Clarity without getting to lengthy.



Hi @alison :wave:

But still, we would like to somehow get an illustration that will be simple enough for our human minds to understand, yet close enough to Biblical principles to be valid.

I heard somewhere that Gen.1:1 started off with the trinity of trinities:
beginning”, Time
heaven”, Space
earth”, Matter

Each of which has its own three dimensions:
Time has its pass, present and future
Space has its length, width and height
Matter is either solid, liquid or gas

He made His masterpiece bear the same feature by giving it a body, soul and spirit. Thus the whole of Creation itself bears the stamp of its Triune Creator.

But the above examples so far only reflects God’s tripartite feature. Nowhere do they show the distinctiveness of each part and the unity of the three.

For this (unity) we refer to marriage, the (physical) union of male and female (Mk.10:8). In marriage there are two parties joined together “physically”. In this union, both parties retain their identity and individuality yet they are considered as “one”, especially in the legal sense, (i.e., under the law.)

From the Creator’s perspective, the physical union binds these two persons as one (1Cor.6:15,16). From the legal perspective, it is the ceremony that binds them until death, or until that marriage is revoked or nullified by law. This treatment highlights the binding, unifying characteristic of marriage universally accepted by most, if not all, cultures. Thus marriage, IMHO, gives us the closest illustration available for us to picture the qualities of the Triune God, with God Himself being the Third Person in this holy union—or at least the law, in some cases.


Yes, it’s an understandable desire.

However, we are still bound to be careful to what the Scriptures teach.

Here’s a helpful set of examples and a general principle from Dr. R. Scott Clark:

All illustrations of the Trinity end up in heresy (usually modalism). When I taught the doctrine of God course I used to keep a list.

  1. The Egg
  2. Ice, water, vapor
  3. 3 headed man
  4. Augustine’s: Lover, beloved, love (God is not three faculties of one soul, but three persons
  5. Pie (3 slices)
  6. Sun, heat and light
  7. 1 x 1 x 1 = 1
  8. Triangle: 3 sides and one triangle
  9. Circle
  10. One person bearing multiple relations simultaneously (aunt, mother, sister)
  11. Shamrock
  12. Electromagnatism: light is a wave and a particle and has an associated magnetic wave always present with it but they’re inseperable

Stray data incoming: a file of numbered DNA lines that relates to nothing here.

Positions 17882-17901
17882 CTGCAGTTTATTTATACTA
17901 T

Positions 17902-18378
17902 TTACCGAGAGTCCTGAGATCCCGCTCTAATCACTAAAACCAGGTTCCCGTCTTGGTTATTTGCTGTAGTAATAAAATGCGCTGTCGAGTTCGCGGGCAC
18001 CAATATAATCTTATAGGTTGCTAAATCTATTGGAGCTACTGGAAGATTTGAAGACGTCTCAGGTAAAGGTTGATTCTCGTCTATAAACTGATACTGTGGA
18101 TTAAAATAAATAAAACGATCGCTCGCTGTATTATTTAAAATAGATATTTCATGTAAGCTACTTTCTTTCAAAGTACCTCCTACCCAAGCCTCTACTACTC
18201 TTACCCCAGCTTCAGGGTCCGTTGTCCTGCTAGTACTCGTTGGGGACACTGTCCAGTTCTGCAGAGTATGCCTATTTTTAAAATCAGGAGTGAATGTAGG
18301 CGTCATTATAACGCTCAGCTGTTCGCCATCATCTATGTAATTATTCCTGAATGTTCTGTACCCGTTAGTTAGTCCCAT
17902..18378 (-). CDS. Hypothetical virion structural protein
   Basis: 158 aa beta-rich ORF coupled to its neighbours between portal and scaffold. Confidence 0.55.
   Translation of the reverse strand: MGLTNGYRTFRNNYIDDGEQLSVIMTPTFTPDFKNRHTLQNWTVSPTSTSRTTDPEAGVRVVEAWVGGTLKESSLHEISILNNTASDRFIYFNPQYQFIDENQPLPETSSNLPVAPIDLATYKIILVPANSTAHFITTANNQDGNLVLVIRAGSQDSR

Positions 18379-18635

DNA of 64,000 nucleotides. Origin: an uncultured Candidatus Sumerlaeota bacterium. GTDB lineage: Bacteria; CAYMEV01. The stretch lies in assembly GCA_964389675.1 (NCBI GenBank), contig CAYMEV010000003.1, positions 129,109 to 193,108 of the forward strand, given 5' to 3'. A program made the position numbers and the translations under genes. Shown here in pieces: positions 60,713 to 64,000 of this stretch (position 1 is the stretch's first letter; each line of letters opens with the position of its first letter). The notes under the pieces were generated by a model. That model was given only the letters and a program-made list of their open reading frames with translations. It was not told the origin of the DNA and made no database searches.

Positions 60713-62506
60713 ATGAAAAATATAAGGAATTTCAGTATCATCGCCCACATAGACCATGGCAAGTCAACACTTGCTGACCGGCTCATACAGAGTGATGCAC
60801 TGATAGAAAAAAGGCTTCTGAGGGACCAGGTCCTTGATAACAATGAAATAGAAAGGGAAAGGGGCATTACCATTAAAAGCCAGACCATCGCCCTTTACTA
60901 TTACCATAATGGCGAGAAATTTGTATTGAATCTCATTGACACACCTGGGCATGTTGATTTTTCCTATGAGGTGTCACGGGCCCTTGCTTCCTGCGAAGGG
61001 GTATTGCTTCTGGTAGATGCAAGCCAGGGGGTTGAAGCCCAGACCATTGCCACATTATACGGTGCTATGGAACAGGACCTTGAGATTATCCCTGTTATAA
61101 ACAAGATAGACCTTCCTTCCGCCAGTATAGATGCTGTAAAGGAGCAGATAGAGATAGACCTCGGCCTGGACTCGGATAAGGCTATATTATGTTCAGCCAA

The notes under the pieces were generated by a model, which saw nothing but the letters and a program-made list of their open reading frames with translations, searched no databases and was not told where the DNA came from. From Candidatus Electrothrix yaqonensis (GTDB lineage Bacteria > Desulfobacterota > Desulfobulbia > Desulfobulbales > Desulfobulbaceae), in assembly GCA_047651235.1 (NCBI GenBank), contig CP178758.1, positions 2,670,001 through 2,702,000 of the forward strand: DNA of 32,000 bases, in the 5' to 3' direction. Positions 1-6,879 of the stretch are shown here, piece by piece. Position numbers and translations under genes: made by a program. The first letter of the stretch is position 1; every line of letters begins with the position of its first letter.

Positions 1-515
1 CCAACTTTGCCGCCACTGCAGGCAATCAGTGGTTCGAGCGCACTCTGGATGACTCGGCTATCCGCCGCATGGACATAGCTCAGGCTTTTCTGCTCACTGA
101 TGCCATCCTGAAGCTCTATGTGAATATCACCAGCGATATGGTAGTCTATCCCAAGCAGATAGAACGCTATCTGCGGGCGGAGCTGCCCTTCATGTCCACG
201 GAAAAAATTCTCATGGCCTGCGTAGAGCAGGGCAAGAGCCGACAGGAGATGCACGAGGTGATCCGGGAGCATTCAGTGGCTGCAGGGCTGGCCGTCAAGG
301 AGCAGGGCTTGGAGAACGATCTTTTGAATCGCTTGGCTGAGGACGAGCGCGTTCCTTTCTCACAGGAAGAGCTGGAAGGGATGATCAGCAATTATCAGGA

13. The Trinity is like Playdoh, one can take some apart but it’s the same Playdoh
  14. Apple (skin, core, fruit)
  15. Fidget spinner
  16. 3-D Cube

There’s a simple reason they don’t work: The Trinity, as such, isn’t like anything in creation. True, we humans are image bearers but nothing in creation serves as an analogy for the Trinity because the Trinity is a doctrine of special (biblical) revelation not nature or reason.

I find Dr. Clark’s reasoning persuasive. The risk of any analogy (including the one I provided above, from Dr. Vidu) is that we explain who God is in a way that reduces how glorious and wonderful he is.


Thanks @dennis! You’re right, we still want to try and understand even if it’s a struggle.

I love these little flickers of self reference that God has put into his work…they point in a direction but the full picture remains illusive. Maybe we need to be satisfied with these for now? Is it wrong to try and understand, though?

Marriage makes sense to be another glimmer of a one-but-many (in this case, two!) idea. However, as marriage is a picture of Christ and the bride, I wonder if can’t be used as a picture of the groom Himself. Certainly the idea of 2 people being one flesh illustrates a sense of the idea.

Oh interesting! I’d love a break down of how each one creates a heresy!! Can you help me understand Augustine’s illustration and how that’s heretical? It certainly reminded me of JW theology which describes the HS as an impersonal force….the idea that the HS is the love between the Lover and Beloved takes a step in that direction perhaps?


Yea, that seems to be part of it. We understand that God is love - not just the Holy Spirit.

It could also appear that “love” is a verb whereas the Lover and Beloved are personal.

Clark’s shorthand analysis is, “God is not three faculties of one soul, but three persons.”